Johnson v. City of Kewanee, 2023 WL 8091963 (C.D. Ill. 2023)
Two city employees—a married couple—were terminated for allegedly stealing data and deleting over 55,000 files from the city’s computer system. Following their termination, they sued the city, claiming that the city failed to provide them with COBRA election notices. The city asked the court to rule in its favor without a trial, arguing that it did not have to provide election notices because the employees had been terminated for gross misconduct. (As background, the list of COBRA triggering events includes termination of a covered employee’s employment for any reason other than the employee’s “gross misconduct,” which is not defined in the statute or regulations.)
Explaining that determining what constitutes gross misconduct demands a case-by-case analysis, the court concluded that the facts and circumstances of this case—and the applicability of COBRA’s gross misconduct exception—must be determined at trial. The court acknowledged that prior case law has established that criminal theft indisputably constitutes gross misconduct but noted that the former employees had not admitted to stealing the data and the city had not offered admissible evidence proving the employees’ actions. Furthermore, the court said it was “unconvinced” that the taking and deleting of city files necessarily constitutes gross misconduct as a matter of law. The court denied the city’s motion for judgment without a trial and set a date for further proceedings.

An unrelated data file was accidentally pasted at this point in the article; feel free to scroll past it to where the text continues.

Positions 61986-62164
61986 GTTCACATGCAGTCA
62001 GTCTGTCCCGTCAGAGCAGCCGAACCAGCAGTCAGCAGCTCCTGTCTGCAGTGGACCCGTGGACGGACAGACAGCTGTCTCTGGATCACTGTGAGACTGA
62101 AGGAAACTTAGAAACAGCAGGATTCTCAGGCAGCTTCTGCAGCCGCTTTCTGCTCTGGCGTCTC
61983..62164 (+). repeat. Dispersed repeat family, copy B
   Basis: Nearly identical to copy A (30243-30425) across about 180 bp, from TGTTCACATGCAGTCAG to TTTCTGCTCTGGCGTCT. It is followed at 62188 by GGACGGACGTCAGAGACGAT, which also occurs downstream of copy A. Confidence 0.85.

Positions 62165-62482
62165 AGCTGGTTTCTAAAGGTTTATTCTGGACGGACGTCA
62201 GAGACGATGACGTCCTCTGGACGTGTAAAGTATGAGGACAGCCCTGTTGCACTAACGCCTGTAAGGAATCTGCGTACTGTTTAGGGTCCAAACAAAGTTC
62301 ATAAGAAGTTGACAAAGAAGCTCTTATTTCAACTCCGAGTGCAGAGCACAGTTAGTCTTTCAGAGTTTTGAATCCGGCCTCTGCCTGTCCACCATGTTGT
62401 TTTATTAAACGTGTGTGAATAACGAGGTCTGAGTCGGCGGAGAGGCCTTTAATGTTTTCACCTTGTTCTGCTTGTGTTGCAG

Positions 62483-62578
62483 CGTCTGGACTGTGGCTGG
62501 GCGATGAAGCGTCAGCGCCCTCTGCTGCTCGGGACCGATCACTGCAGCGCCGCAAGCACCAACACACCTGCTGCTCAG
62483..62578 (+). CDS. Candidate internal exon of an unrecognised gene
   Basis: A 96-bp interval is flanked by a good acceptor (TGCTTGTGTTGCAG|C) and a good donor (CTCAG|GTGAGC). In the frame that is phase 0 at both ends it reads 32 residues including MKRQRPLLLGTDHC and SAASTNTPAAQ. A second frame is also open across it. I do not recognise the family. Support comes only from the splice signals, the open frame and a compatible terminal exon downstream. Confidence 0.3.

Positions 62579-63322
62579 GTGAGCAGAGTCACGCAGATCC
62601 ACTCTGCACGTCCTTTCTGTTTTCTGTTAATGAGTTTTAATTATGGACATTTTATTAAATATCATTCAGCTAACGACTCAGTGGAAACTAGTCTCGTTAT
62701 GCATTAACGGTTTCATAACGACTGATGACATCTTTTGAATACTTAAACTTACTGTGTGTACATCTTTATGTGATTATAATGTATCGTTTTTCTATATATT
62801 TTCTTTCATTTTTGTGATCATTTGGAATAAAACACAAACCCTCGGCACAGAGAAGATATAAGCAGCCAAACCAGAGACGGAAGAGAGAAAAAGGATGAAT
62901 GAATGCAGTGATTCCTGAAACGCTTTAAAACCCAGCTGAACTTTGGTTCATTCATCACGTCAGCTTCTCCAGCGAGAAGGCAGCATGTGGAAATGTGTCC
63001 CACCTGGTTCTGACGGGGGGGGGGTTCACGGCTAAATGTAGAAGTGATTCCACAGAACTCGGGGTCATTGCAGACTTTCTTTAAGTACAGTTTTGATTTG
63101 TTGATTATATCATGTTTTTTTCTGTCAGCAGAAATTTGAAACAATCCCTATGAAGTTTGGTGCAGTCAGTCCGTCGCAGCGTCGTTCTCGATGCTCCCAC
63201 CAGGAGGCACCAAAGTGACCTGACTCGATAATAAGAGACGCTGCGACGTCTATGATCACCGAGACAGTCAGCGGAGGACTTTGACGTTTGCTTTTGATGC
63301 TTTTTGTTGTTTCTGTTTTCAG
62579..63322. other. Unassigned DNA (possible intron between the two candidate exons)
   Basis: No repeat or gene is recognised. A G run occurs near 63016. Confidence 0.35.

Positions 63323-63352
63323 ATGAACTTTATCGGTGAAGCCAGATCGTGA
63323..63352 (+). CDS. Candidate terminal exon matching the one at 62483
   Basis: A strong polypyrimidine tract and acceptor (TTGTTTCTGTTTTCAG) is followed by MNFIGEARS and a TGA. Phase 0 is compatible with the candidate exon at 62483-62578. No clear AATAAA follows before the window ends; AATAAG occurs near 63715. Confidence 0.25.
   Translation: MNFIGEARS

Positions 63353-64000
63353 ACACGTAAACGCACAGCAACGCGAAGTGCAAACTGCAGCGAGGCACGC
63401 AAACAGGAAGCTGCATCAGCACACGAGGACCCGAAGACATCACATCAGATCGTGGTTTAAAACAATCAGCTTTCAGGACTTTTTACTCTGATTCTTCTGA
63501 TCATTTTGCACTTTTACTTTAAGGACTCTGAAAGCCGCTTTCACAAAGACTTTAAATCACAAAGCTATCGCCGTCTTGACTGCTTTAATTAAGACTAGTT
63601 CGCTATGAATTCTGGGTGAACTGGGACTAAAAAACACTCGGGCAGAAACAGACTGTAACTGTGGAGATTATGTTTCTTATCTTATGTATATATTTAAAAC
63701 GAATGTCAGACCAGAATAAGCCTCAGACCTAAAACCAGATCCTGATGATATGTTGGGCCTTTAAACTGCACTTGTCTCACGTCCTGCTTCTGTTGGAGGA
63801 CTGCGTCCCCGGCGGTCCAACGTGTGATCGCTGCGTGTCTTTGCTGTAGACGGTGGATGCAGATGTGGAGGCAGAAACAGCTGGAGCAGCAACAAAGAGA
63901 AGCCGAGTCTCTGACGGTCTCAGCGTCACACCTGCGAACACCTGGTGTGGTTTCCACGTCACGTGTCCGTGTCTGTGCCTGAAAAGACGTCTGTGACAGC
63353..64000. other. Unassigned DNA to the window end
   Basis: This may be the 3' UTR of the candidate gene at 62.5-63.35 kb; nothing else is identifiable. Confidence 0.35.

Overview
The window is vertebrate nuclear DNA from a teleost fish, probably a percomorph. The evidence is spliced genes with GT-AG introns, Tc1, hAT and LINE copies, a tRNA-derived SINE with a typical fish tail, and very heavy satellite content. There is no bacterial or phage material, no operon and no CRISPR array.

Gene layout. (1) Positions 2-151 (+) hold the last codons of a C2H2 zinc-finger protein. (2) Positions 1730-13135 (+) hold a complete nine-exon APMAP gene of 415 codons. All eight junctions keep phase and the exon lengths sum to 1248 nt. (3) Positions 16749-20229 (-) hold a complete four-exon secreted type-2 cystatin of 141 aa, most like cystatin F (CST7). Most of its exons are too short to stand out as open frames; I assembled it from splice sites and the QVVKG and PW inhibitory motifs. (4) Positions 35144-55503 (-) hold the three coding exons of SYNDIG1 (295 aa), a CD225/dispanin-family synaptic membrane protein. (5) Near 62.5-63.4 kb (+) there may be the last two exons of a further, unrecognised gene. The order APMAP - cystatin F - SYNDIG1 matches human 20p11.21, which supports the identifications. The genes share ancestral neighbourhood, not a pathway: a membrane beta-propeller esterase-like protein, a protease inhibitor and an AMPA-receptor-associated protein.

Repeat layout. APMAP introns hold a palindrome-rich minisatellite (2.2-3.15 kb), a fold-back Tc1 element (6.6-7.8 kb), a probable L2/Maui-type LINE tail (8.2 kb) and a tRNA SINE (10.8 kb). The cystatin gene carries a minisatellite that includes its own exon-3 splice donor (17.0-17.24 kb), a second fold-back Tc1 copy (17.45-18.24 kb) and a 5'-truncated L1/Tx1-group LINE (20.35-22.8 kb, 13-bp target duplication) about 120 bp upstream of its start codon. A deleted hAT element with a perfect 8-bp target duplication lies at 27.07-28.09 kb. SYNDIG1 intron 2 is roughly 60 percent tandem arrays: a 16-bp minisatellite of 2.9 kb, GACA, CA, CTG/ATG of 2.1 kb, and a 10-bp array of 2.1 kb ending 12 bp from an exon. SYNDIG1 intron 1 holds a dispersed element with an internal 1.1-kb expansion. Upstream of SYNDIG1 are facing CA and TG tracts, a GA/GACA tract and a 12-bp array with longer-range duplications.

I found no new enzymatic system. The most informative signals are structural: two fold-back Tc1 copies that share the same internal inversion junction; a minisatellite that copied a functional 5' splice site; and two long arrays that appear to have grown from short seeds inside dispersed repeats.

EBIA Comment: When an employee is terminated for gross misconduct, the employee and any covered dependents lose the right to elect COBRA coverage, and the employer is not required to provide an election notice. Thus, the stakes are high for both employees and employers. Because gross misconduct terminations tend to involve disputed facts, there is an increased risk of a court challenge, and the factual disputes often preclude either side from obtaining judgment without a costly trial. At trial, an employer that is wrong about gross misconduct can face not only an award of retroactive COBRA coverage but also an imposition of penalties of up to $110 per day for failure to provide the required election notice. Given this uncertainty, employers should generally avoid denying COBRA coverage on account of gross misconduct except in situations involving flagrant and outrageous conduct that clearly constitutes a substantial and willful disregard of the employer’s interests. Even then, legal counsel and any insurer should be involved in the decision. For more information, see EBIA’s COBRA manual at Section VII.B.5 (“Gross Misconduct Exception”).
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